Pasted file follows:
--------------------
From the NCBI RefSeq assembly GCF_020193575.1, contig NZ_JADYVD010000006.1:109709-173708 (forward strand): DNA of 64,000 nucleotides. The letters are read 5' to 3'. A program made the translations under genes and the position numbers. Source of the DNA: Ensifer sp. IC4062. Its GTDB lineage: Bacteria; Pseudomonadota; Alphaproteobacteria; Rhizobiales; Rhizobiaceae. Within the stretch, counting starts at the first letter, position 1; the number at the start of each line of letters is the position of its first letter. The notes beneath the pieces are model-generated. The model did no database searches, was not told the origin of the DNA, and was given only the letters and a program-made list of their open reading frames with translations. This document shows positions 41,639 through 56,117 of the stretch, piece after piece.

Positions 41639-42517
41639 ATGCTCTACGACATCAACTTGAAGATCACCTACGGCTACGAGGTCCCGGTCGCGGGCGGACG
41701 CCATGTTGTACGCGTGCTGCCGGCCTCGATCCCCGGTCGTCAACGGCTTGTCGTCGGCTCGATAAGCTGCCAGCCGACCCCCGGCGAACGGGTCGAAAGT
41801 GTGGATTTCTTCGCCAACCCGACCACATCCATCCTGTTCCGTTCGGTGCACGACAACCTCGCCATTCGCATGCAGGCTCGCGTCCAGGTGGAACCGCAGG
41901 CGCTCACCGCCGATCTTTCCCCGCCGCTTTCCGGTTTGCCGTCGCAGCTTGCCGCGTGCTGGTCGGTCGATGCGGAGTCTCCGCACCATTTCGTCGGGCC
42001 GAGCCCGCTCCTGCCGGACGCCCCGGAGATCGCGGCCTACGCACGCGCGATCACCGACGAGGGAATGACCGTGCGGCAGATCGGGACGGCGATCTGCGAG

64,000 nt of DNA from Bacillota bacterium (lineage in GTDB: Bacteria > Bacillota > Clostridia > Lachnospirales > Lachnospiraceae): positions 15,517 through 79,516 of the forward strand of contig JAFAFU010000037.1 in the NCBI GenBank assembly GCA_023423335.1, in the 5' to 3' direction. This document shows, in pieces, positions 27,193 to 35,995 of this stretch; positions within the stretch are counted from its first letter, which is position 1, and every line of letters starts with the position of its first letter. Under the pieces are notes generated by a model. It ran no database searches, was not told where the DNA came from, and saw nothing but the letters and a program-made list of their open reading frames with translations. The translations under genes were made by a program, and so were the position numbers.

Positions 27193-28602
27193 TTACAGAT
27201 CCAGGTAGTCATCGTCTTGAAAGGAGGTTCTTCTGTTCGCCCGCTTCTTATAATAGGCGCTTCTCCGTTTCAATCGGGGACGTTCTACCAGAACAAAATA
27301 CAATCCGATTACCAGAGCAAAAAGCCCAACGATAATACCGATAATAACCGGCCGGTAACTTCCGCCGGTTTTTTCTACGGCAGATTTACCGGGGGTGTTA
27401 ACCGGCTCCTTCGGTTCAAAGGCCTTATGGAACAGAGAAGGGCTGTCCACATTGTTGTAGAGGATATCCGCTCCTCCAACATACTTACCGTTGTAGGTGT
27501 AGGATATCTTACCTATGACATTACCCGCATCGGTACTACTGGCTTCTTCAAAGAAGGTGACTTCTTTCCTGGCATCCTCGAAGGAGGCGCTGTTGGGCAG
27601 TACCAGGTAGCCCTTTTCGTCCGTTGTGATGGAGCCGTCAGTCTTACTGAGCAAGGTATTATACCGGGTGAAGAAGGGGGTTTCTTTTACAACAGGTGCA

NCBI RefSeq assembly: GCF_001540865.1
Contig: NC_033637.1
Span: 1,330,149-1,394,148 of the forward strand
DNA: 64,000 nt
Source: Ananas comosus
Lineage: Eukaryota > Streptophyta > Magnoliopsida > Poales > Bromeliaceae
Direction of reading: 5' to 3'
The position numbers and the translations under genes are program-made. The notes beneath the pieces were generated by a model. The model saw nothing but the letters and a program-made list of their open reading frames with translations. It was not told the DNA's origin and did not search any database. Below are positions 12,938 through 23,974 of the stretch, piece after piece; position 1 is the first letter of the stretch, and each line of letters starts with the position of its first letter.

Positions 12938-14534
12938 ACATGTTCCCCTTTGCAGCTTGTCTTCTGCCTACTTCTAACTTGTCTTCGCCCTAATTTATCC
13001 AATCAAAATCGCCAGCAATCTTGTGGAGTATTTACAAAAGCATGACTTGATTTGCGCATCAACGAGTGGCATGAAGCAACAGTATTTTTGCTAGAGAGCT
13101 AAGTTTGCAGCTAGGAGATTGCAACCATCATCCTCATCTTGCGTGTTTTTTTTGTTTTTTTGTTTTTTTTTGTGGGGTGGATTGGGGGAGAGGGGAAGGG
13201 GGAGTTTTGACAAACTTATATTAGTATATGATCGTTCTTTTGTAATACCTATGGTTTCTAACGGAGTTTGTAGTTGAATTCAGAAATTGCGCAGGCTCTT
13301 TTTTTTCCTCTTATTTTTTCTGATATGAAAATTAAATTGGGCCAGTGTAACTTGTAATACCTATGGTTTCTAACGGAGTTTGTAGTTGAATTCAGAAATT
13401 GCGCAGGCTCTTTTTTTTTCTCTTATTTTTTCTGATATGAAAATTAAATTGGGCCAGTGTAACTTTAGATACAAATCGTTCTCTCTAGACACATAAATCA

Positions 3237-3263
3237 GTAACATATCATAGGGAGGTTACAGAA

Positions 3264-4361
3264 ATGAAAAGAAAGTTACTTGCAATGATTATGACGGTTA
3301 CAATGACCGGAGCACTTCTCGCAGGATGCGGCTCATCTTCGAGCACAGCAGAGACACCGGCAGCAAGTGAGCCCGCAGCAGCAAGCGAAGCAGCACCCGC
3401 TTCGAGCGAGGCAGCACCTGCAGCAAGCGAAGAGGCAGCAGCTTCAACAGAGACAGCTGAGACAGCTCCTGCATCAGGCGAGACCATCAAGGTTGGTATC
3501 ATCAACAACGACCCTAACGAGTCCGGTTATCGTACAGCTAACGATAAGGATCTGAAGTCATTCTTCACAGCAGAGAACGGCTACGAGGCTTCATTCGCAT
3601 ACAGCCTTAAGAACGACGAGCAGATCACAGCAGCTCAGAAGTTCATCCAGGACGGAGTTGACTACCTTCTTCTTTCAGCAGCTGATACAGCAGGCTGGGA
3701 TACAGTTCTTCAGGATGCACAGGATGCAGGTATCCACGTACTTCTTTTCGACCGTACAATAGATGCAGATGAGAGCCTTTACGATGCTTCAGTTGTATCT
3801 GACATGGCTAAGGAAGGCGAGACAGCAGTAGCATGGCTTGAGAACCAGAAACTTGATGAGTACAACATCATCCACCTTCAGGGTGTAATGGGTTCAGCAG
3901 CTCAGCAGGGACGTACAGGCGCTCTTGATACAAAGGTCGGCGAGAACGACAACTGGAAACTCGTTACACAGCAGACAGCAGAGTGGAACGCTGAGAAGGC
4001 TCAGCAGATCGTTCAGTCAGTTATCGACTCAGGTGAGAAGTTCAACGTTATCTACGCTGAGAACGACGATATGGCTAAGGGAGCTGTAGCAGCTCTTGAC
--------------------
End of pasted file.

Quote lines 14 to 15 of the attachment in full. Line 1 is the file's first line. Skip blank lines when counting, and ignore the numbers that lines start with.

27501 AGGATATCTTACCTATGACATTACCCGCATCGGTACTACTGGCTTCTTCAAAGAAGGTGACTTCTTTCCTGGCATCCTCGAAGGAGGCGCTGTTGGGCAG
27601 TACCAGGTAGCCCTTTTCGTCCGTTGTGATGGAGCCGTCAGTCTTACTGAGCAAGGTATTATACCGGGTGAAGAAGGGGGTTTCTTTTACAACAGGTGCA